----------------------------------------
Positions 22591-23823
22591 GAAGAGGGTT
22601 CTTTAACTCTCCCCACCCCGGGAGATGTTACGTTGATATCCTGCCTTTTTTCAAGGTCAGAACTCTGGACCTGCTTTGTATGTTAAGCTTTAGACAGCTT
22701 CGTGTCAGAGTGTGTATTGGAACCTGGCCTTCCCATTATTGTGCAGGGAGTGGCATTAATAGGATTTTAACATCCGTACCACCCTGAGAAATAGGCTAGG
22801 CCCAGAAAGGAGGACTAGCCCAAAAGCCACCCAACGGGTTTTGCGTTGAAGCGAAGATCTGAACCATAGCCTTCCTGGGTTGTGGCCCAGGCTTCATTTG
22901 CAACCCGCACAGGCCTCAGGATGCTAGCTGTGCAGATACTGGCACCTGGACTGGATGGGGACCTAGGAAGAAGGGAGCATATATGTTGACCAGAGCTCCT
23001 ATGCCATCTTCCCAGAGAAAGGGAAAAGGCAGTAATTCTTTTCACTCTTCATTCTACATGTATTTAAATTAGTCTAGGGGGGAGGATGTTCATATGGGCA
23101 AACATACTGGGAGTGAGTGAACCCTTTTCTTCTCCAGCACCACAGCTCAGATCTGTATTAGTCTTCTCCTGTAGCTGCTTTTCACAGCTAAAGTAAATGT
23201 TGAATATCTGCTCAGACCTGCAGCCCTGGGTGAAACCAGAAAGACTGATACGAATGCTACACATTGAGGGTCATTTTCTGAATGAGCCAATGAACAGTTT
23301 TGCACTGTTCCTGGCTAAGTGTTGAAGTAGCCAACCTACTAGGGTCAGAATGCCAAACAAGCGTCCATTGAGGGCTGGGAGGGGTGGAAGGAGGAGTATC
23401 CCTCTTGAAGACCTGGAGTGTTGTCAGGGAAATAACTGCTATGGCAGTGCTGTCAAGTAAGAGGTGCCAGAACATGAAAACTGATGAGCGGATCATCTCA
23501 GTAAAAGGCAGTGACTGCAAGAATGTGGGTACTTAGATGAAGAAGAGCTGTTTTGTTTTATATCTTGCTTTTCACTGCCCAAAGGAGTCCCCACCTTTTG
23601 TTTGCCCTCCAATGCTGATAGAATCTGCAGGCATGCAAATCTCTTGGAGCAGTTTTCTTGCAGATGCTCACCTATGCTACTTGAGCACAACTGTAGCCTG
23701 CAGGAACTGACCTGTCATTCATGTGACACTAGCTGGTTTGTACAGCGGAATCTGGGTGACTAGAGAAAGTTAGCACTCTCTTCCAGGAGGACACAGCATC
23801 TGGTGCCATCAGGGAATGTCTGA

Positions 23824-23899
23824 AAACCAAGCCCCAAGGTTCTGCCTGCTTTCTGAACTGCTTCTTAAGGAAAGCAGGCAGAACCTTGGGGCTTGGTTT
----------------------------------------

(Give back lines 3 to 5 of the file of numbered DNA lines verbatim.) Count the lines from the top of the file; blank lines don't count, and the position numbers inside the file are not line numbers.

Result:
22601 CTTTAACTCTCCCCACCCCGGGAGATGTTACGTTGATATCCTGCCTTTTTTCAAGGTCAGAACTCTGGACCTGCTTTGTATGTTAAGCTTTAGACAGCTT
22701 CGTGTCAGAGTGTGTATTGGAACCTGGCCTTCCCATTATTGTGCAGGGAGTGGCATTAATAGGATTTTAACATCCGTACCACCCTGAGAAATAGGCTAGG
22801 CCCAGAAAGGAGGACTAGCCCAAAAGCCACCCAACGGGTTTTGCGTTGAAGCGAAGATCTGAACCATAGCCTTCCTGGGTTGTGGCCCAGGCTTCATTTG